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Mobile Flash’s Growing Pains

I’ve recently commented on the lack of games on Android and thought that the Android market could use a good tower defense game. Of course, it would be nice to make money on my side projects, so I thought it would be really good to port my game to iOS and other modern devices, maximizing my potential market and ideally, selling a lot more games.

The problem is that me and a friend working on a game don’t have the time, energy or mental fortitude to port our game to all those platforms. This has been the dilemma of the mobile application developer for years. Unlike desktop development where 90% of your market runs the same platform, mobile is, has always been and very likely will always be a fractured market with no clearly dominate player.

What this means is that I need to put in a lot more work for my apps to reach the majority of smart phone users. I have worked at companies that make their own mobile frameworks with the dream of one day being able to plug an xml file through their machine and have a blackjack game (for example) spit out the other end. Problem is that platforms are always being updated forcing you to always update your framework. The biggest problem though is that if your apps are so simple that a framework can make them, it will be faster and cheaper to just build the apps using reusable code.

Adobe is trying to be the new Java (only focusing on the front end rather than servers). As an independent developer, I applaud their efforts but gotta say mobile Flash is in an alpha stage right now and is not ready. After trying to port my tower defense game to my Nexus One, I was surprised to find everything was just really slow, across the board. I put in some diagnostic code and discovered that the mobile version of my game takes 50% longer to do everything. 30 FPS became 20 FPS. What I thought would be the processor intensive parts of the game (the path finding) actually ran fine. It was the graphics, drawing one circle around a selected tower slowed things by a further 35-50%. I have heard that when doing mobile Flash development to avoid using any vector graphics (using the Graphics API), but the truth is that any vector graphics kills your apps performance to the point where vector drawing shouldn’t be allowed on mobile Flash, it is unusable.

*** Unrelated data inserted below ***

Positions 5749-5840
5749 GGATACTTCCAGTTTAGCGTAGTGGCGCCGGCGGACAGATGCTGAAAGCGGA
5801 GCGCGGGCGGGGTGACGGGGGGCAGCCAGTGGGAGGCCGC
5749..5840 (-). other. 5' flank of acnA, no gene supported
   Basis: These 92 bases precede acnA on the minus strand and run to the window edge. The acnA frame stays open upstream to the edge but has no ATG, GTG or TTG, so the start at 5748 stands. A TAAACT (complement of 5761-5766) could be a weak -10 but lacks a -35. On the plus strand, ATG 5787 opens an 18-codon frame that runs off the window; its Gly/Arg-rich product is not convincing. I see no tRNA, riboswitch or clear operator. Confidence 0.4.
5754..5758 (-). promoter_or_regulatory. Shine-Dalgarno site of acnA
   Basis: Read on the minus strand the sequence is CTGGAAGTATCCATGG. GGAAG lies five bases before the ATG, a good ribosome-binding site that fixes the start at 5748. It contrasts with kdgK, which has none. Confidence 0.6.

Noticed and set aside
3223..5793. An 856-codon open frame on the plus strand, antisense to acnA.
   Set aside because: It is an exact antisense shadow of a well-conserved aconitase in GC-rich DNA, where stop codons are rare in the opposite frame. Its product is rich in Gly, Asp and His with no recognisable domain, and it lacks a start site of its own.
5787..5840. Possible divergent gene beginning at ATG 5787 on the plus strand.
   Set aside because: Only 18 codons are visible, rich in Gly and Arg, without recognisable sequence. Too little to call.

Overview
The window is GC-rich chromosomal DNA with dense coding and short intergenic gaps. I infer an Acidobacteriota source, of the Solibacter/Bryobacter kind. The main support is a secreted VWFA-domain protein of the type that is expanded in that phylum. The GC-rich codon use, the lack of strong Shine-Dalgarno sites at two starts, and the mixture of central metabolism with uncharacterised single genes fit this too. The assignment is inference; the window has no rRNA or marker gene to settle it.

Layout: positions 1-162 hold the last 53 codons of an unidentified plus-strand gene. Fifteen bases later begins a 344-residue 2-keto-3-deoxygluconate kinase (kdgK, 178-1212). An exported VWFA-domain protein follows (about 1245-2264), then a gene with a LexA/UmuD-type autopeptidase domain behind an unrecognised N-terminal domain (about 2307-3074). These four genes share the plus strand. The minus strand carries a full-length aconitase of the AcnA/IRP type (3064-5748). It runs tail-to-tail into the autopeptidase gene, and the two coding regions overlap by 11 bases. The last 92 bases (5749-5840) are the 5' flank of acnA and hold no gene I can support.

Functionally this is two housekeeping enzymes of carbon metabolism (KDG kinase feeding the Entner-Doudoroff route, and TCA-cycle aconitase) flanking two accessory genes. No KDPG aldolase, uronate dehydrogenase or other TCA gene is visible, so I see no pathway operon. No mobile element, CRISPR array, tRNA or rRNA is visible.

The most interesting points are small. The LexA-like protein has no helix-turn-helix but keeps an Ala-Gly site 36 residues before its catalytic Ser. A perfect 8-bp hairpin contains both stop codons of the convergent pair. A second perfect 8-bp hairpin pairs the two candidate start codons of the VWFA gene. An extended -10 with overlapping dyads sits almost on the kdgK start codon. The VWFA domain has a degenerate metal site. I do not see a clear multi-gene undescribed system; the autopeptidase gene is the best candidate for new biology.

Of course, the problem is that once you do that, you fracture your cross-platform platform. But that doesn’t really matter anyways as just using Sprite’s and bitmaps alone slows my app down to the point off being unusable (and those are essential to Flash). If you look at Adobe evangelists showing off Flash on their phones, they are usually apps where there is very little movement (showing an image gallery is common). I wish they would stop doing this as I find it misleading. What would be great is for Adobe to instead advise developers on how to optimize their Actionscript code for mobile devices (other than a few forum posts, there is really nothing on the web providing guidelines on this). If this isn’t possible, developers are going to abandon Flash as a mobile platform, but if Adobe keeps acting like there isn’t an 800 pound gorilla in the room, developers might start abandoning Flash all together.

Of course, if RIM and Adobe are able to make their new QNX OS and Flash work fast and zippy together, that could be the time where Adobe can start shaking the “poor performance” monkey off it’s back. If they don’t pull it off, I hope RIM has a native SDK in the works.

[a Cobworks commentary]

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